DNA, RNA, protein -- the end. Or is it? Until recently, the pattern used to encode genetic information into our cells was considered to be relatively straightforward: four letters (A,G,C,T) for DNA and four (A,G,C,U) for RNA. This equation, however, turned out to be oversimplified -- RNA was holding out. [More]
Research: Adenosine deaminase may help activate immune system against HIV

Research: Adenosine deaminase may help activate immune system against HIV

New research findings published in the February 2016 issue of the Journal of Leukocyte Biology, suggest that a new therapeutic strategy for HIV may already be available by repurposing an existing prescription drug. [More]
Researchers reveal specific enzyme responsible for sensing energy source that fuels growth of cancer cells

Researchers reveal specific enzyme responsible for sensing energy source that fuels growth of cancer cells

An international research team formed by a University of Cincinnati cancer researcher has shown for the first time that a specific enzyme is responsible for sensing the available supply of GTP, an energy source that fuels the uncontrolled growth of cancer cells. The research underscores the enzyme's potential to become a therapeutic target for future cancer drugs. [More]
Antiscarring paste can halt fibrosis caused by radiation treatment

Antiscarring paste can halt fibrosis caused by radiation treatment

An antiscarring paste when applied to the skin of mice halts fibrosis caused by the radiation used in cancer therapy. That is according to a study led by researchers at Laura and Isaac Perlmutter Cancer Center to be published tomorrow in the January edition of the Journal of the Federation of American Societies for Experimental Biology, or FASEB. [More]
Study on myosins may lead to therapies for muscle diseases, cancers

Study on myosins may lead to therapies for muscle diseases, cancers

Understanding how tiny molecular motors called myosins use energy to fuel biological tasks like contracting muscles could lead to therapies for muscle diseases and cancers, says a team of researchers led by Penn State College of Medicine scientists. [More]
Innovative Phase II trial evaluates effectiveness of diabetes medication for lymphoma

Innovative Phase II trial evaluates effectiveness of diabetes medication for lymphoma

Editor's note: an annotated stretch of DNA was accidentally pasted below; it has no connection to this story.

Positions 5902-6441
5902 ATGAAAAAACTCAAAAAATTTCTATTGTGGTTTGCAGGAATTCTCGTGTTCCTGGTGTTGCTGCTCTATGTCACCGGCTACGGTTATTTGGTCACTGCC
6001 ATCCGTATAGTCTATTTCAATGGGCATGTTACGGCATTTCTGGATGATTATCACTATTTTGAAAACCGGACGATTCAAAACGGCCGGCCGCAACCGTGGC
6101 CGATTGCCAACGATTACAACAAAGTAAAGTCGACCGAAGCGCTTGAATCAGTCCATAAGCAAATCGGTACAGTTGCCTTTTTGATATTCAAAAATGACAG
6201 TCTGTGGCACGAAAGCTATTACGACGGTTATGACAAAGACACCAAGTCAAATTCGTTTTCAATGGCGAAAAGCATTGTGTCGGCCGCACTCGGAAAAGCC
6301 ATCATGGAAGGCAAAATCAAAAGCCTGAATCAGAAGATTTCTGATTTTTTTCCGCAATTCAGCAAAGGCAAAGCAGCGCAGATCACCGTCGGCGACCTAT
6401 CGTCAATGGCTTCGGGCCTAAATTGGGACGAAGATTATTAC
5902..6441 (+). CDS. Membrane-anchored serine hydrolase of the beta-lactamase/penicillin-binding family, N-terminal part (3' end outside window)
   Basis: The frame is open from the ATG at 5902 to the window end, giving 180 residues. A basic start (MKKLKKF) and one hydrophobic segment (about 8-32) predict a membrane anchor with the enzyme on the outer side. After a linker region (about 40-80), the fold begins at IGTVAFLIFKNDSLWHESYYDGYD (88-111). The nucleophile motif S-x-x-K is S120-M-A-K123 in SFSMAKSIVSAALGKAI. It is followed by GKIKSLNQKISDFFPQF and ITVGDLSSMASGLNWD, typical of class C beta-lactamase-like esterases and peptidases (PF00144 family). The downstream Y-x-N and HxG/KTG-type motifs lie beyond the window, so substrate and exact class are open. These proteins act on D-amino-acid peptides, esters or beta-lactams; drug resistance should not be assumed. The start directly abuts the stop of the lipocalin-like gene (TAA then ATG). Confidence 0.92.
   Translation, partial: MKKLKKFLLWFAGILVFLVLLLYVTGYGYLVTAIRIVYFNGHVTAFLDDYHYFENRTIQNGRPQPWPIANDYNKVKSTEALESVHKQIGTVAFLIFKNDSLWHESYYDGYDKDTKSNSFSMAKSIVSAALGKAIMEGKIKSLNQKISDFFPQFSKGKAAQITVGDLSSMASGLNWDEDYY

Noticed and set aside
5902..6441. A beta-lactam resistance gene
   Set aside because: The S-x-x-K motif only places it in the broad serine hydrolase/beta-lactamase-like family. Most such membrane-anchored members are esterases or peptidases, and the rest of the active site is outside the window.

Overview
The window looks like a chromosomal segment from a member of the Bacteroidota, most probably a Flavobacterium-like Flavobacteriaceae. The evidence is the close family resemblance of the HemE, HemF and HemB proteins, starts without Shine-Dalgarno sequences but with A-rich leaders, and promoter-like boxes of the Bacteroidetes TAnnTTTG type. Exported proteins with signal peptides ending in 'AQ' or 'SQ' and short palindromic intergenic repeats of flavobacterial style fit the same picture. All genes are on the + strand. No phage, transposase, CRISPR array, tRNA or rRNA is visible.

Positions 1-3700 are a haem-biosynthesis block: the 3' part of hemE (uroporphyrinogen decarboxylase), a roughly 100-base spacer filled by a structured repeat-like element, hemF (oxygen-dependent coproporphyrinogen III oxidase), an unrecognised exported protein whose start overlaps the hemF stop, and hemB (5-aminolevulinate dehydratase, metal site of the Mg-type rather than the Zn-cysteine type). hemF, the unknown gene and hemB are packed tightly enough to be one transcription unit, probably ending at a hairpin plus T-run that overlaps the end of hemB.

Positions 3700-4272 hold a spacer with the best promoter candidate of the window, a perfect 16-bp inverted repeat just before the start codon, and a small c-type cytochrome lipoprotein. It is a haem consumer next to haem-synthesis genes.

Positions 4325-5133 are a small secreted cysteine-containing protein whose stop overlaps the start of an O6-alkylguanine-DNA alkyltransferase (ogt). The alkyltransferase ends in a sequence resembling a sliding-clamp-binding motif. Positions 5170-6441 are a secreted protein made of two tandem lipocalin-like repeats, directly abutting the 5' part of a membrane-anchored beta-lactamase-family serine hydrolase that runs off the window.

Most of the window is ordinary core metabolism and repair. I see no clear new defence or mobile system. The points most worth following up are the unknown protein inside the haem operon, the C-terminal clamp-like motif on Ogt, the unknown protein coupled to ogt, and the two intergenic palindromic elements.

Cancer, it could be said, grows like a weed: rapidly, invasively, and with devastating impact on the place it infests. Also like a weed, cancer can't grow on its own — it needs nourishment, which it drains from the human body, just as weeds take nutrients in the soil away from other plants. [More]
New technique could improve heart scans for patients

New technique could improve heart scans for patients

A team of Oxford University researchers has developed a technique that could improve heart scans for patients, giving more information about the heart than traditional scans and without any injections, making them safer and faster. [More]
Tetra begins human Phase 1 safety trials of BPN14770

Tetra begins human Phase 1 safety trials of BPN14770

Tetra Discovery Partners today announced that the company has initiated human Phase 1 safety trials of its lead compound BPN14770, which Tetra is developing as a potential treatment to both improve memory and slow the progression of Alzheimer's disease. [More]
Scientists reveal why loss of CD73 enzyme in human cancer promotes tumor progression

Scientists reveal why loss of CD73 enzyme in human cancer promotes tumor progression

Scientists have shown for the first time why loss of the enzyme CD73 in human cancer promotes tumor progression. [More]
OphthaliX completes patient enrollment in CF101 Phase II trial for treatment of glaucoma

OphthaliX completes patient enrollment in CF101 Phase II trial for treatment of glaucoma

OphthaliX Inc., a clinical-stage company focused on developing therapeutic products for the treatment of ophthalmic disorders and a subsidiary of Can-Fite BioPharma Ltd., announced today that it has completed patient enrollment for its Phase II trial of CF101 in the treatment of glaucoma. [More]
New hope for patients with Duchenne muscular dystrophy

New hope for patients with Duchenne muscular dystrophy

New hope for Duchenne muscular dystrophy (DMD) patients. A mouse genetic study in PLoS Medicine reports that targeting the P2RX7 gene, a purinoreceptor, may halt the progression of DMD. [More]